The legal claims which can be asserted by homeowners relate to the underlying contract which requires an extensive legal review and assessment. Typically, the claims are based on a violation of the agreement by the builder which is known as “breach of contract” under Texas law. In this situation, the legal claim will allege the specific contractual violations and damages necessary to correct the defect. In cases where the builder has outright lied or misrepresented its constructions services or ability to perform, claims based on fraud, misrepresentation, and deceptive trade practice are also available. Attorney’s fees are recoverable for breach of contract under Texas law but (oddly) not for actions based on fraud and misrepresentation.
It is also important for counsel to review the underlying agreement to determine if the language has imposed limitations on the recovery of damages. These provisions can be problematic and need to be addressed in determining what remedies are ultimately available to the client if litigation becomes necessary. Additionally, many contracts include provisions for mandatory mediation and arbitration which are enforceable.
Mediation is actually a preferred option which we recommend as it allows for a potential resolution of the dispute by an experienced “neutral” party trained in addressing construction conflicts. Although the recommendations of the mediator are not binding on either party, the process facilitates a cost-effective resolution in these cases and avoidance of litigation.
If the mediation is unsuccessful, arbitration mandates that the parties file their claims before a private tribunal such as the American Arbitration Association (AAA). Arbitration is binding on the parties and cannot be averted. However, we have found the AAA to be cost-effective for our clients and often a preferred route to the traditional court system.
Finally, the most important recommendation is that the potential client avoid at all costs – small contractors who lack sufficient resources to address construction defects which might arise. Even if a lawyer is successful in resolving a dispute through litigation, these rogue builders lack the financial capability to satisfy a judgment and pay damages.
In these cases, our clients can get stuck holding the bag notwithstanding the merits of their claims.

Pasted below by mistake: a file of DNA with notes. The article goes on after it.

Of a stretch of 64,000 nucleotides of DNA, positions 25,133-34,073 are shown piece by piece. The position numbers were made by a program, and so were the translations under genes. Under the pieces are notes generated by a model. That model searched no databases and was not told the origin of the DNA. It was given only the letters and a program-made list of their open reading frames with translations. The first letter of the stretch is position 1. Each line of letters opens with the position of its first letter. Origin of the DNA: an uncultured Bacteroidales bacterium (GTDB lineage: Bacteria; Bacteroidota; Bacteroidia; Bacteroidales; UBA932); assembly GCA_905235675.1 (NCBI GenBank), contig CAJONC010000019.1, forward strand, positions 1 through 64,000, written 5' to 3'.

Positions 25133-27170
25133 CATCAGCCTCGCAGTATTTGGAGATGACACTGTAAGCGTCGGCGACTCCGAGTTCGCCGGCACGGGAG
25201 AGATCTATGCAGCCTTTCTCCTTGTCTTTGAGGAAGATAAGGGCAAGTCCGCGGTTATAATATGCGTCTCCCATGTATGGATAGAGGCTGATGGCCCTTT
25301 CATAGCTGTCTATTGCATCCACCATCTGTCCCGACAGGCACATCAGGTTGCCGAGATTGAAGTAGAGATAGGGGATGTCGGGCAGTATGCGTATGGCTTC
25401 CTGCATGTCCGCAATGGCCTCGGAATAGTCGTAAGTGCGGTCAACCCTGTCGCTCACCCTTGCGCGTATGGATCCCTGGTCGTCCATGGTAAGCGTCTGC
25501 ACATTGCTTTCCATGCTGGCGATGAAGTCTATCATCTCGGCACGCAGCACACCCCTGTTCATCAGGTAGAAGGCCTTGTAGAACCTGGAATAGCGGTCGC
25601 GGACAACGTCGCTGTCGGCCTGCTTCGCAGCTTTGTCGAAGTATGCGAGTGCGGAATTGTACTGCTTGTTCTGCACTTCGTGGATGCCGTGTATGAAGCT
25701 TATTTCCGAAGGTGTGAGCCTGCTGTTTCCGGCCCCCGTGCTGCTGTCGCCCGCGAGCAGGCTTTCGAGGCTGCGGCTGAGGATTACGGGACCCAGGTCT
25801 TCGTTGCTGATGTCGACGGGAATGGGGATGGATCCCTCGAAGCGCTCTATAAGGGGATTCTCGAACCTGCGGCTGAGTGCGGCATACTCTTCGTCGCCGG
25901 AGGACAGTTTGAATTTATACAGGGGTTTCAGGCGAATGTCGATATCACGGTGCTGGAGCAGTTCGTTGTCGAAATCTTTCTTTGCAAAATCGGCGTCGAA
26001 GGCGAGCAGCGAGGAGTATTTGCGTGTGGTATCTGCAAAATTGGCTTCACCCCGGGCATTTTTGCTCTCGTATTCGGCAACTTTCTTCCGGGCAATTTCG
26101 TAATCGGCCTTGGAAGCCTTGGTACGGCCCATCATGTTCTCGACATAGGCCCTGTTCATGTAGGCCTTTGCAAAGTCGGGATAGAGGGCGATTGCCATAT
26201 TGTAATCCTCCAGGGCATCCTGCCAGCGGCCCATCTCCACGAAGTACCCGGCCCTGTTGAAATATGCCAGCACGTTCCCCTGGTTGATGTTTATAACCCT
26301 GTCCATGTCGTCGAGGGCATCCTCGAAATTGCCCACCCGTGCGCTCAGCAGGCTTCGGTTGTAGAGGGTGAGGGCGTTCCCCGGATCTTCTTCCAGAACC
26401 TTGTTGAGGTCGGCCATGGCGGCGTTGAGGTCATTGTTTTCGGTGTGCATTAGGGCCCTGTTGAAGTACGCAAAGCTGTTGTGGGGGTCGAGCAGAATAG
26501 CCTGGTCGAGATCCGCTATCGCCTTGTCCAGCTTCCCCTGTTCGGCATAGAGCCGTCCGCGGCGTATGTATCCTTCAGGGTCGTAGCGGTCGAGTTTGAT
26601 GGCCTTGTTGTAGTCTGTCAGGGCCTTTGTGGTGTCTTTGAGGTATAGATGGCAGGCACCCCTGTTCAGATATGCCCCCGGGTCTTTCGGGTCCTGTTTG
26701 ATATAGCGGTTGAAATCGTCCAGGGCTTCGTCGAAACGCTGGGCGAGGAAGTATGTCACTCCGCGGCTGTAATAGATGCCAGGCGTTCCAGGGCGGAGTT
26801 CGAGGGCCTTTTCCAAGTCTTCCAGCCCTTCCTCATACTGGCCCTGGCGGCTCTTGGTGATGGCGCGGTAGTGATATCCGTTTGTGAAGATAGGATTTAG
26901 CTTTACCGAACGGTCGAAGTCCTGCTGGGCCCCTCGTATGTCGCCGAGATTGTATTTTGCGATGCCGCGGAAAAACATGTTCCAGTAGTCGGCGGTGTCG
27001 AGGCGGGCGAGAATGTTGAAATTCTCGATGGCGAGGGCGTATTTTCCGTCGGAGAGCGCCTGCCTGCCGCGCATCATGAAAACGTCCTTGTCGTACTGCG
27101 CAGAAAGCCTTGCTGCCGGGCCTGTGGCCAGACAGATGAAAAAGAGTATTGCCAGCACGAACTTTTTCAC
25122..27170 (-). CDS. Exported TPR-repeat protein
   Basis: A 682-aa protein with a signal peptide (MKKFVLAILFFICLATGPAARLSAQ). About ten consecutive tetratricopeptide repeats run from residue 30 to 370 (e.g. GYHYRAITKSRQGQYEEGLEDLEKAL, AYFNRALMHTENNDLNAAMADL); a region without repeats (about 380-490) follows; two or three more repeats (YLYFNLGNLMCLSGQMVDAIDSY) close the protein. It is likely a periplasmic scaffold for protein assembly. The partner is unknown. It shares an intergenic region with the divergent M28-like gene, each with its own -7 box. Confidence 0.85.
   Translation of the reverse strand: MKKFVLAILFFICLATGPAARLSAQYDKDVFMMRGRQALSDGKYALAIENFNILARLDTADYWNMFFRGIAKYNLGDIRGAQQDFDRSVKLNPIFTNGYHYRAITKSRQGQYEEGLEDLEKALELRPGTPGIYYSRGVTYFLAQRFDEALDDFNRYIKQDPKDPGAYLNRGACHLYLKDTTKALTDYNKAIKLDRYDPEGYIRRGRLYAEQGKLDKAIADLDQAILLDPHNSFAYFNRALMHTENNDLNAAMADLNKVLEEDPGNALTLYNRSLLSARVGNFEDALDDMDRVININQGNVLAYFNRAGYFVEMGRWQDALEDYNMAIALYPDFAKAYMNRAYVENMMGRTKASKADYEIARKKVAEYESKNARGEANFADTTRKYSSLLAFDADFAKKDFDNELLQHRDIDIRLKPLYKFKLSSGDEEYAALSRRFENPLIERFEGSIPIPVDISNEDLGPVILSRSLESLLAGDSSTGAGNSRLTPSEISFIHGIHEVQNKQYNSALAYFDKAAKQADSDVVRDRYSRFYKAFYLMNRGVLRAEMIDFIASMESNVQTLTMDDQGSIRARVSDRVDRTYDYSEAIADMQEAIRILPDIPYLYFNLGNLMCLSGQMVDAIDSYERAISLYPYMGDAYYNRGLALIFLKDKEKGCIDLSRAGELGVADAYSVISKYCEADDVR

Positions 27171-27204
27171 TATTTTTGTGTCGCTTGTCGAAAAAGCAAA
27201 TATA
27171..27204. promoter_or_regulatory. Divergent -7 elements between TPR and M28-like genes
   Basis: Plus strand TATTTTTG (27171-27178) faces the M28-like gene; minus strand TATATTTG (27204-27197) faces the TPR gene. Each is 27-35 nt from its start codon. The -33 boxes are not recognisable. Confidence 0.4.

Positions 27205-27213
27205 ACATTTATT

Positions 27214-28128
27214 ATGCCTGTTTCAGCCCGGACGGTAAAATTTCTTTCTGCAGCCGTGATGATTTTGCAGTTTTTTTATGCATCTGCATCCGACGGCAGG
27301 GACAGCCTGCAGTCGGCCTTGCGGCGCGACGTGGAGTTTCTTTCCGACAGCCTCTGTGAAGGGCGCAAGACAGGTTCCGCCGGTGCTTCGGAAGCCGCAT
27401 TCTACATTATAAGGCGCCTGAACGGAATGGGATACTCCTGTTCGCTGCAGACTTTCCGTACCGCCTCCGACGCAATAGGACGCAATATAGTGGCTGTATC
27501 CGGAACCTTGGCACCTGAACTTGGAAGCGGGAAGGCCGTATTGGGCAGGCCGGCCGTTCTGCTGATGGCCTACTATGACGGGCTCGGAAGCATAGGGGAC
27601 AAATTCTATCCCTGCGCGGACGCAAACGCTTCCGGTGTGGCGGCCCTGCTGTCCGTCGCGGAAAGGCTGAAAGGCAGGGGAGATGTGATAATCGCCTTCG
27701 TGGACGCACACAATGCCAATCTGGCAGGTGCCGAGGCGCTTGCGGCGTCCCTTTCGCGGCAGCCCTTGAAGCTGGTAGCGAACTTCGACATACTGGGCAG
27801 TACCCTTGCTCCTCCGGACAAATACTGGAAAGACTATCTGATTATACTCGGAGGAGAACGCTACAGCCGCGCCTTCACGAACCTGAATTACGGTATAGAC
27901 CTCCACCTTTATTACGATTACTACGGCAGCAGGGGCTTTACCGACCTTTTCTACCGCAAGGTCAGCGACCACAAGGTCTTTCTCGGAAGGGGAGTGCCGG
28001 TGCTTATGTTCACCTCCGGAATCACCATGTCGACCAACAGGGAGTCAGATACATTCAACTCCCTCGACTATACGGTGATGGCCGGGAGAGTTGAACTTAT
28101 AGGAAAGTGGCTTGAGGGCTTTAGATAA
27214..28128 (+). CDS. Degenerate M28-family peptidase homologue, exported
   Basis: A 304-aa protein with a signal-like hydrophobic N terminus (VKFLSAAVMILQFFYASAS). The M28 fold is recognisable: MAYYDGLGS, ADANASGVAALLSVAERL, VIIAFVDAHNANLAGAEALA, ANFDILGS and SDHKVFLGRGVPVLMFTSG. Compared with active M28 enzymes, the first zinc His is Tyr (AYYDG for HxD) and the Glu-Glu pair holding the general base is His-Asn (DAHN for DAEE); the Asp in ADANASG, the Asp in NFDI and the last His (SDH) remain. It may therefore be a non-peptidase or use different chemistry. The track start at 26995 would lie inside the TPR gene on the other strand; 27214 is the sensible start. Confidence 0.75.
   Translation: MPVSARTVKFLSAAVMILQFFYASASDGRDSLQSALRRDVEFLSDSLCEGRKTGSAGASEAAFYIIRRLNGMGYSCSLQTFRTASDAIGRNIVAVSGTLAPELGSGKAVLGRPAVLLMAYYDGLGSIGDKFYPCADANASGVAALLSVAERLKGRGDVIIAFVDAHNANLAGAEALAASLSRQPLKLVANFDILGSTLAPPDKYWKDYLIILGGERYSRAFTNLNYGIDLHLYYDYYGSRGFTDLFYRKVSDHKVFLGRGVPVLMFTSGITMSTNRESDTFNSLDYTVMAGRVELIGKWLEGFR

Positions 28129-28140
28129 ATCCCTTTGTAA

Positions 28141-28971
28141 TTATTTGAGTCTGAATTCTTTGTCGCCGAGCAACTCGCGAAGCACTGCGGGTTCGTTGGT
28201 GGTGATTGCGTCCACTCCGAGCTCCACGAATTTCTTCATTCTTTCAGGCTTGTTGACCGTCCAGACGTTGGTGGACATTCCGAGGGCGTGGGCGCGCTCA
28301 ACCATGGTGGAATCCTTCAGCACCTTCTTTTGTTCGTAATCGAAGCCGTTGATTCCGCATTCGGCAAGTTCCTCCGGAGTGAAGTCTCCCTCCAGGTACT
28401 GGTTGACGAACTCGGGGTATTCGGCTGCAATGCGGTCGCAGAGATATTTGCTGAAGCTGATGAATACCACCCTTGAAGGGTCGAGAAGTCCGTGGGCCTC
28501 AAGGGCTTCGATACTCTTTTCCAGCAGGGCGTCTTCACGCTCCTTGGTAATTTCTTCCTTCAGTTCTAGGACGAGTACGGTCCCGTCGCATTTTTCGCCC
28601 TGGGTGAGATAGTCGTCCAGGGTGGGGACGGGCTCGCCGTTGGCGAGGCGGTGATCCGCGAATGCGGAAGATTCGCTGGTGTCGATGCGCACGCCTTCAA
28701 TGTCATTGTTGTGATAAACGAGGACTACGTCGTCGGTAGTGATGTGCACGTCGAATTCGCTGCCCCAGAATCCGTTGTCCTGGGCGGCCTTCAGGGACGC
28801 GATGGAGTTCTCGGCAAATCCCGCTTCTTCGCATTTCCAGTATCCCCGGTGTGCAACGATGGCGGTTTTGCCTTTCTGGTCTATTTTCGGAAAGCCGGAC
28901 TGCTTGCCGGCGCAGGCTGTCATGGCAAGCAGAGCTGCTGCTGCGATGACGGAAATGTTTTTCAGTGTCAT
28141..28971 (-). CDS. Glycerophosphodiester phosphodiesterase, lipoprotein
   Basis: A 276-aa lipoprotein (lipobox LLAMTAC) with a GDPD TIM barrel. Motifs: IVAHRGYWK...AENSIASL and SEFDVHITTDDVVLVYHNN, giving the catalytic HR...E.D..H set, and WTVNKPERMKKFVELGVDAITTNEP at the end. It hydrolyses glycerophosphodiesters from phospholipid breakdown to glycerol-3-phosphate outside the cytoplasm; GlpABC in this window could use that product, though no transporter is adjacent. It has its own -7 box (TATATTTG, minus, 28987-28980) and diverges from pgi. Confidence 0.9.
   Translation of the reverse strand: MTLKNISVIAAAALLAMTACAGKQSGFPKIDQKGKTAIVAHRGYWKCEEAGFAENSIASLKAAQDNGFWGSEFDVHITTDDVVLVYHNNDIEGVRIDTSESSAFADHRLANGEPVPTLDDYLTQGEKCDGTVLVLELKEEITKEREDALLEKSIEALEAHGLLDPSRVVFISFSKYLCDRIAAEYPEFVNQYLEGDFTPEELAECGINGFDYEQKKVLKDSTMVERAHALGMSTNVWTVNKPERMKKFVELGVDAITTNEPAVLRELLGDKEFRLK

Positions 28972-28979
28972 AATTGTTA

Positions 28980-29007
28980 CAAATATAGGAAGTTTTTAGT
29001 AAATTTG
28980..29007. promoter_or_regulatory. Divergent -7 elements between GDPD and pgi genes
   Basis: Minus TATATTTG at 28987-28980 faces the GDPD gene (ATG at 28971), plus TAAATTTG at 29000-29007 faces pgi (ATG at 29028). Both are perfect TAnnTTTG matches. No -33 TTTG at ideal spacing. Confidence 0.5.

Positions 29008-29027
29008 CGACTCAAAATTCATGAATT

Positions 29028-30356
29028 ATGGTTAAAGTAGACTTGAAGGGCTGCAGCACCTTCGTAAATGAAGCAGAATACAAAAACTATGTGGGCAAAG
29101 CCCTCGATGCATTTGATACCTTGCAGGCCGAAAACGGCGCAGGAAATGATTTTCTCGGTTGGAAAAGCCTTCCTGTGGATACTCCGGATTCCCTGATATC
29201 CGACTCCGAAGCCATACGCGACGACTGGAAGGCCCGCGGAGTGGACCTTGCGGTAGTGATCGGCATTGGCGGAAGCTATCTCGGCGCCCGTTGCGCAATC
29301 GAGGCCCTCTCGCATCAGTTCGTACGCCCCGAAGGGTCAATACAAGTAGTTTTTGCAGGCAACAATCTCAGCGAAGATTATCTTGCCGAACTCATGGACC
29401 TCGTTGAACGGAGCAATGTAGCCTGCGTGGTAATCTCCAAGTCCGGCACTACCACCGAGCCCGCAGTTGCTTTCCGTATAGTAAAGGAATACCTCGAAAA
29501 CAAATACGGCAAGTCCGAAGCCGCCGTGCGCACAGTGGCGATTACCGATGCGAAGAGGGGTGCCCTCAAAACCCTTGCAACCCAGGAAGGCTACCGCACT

The bottom line is that there are remedies for aggrieved home purchasers. When your dream house has become a nightmare, you need to seek out a residential defect lawyer with experience and a clear path forward. We are here to help.
How To Sue Your Home Builder: Construction Law
Construction Law is one of the frustrating areas for our clients who have spent hundreds of thousands of dollars on their dream home which turns into a nightmare because of construction defects by homebuilders. You never see it all, but we have experienced (through the eyes of our clients) defective foundations, failure to put in reinforcing steel as required by State and County Law, failure to follow building plans, rooms with the wrong specifications, leakage of dangerous materials, collapsing foundations and ceilings, uncompacted soil, broken sprinkler, rodent infestation, etc. And the list goes on.
What comes next requires an experienced attorney who routinely handles this area of the law. This has been our concentration for many years, and we understand the specific requirements under state law, particularly the RCLA or Residential Construction Liability Act. This statute is not well understood by homeowners and even some attorneys. It was originally passed by the Homebuilder’s Lobby in Texas in an attempt to limit the rights of homeowners in seeking recourse against residential contractors for defective construction.
The RCLA provides for a series of back-and-forth communications and notices between the homeowner and contractor/builder of the residential property which must be followed precisely. Initially, the homeowner is required to set forth in detail the specific defects relating to the property. The contractor is then given an opportunity to respond and propose a settlement that can be accepted or rejected by the homeowner. The contractor is also permitted to request an inspection of the property to better ascertain the nature of the underlying defects and how they might be addressed.
These notice provisions and responses must have complied with exactitude or the ability to recover damages by the homeowner will be impaired. Moreover, if a lawsuit is filed without compliance prior to the expiration of 60 days, the action can be kicked out of court through a process known as an abatement. All of this can result in the needless incurrence of attorney’s fees and, mostly, the inability to recover damages to repair or replace the property. The point of all this is that without the assistance of experienced counsel, an aggrieved homeowner can lose the battle before it even begins. Our job is to make sure that never happens.
In situations where construction has been substantially completed, the RCLA provides a good mechanism to bring the parties together and resolve the dispute in the absence of litigation which is always the preferred option.
When the client is facing construction that has not been substantially completed, typically 50% or less, negotiations are often unsuccessful given the magnitude of the damages and work which needs to be done. In these cases, litigation is often the only option although attorney fees can be recovered under Texas law.
It is also important to understand that the RCLA applies to other types of construction including additional structures, pools and recreation areas, and other improvements. This area of the law is confusing and another reason why it makes sense to consult an experienced attorney to advise as to the next steps.
Bottom line is that construction law is a complex area and should only be performed by experienced attorneys. Feel comfortable that we can guide you through the process of recovery from beginning to end.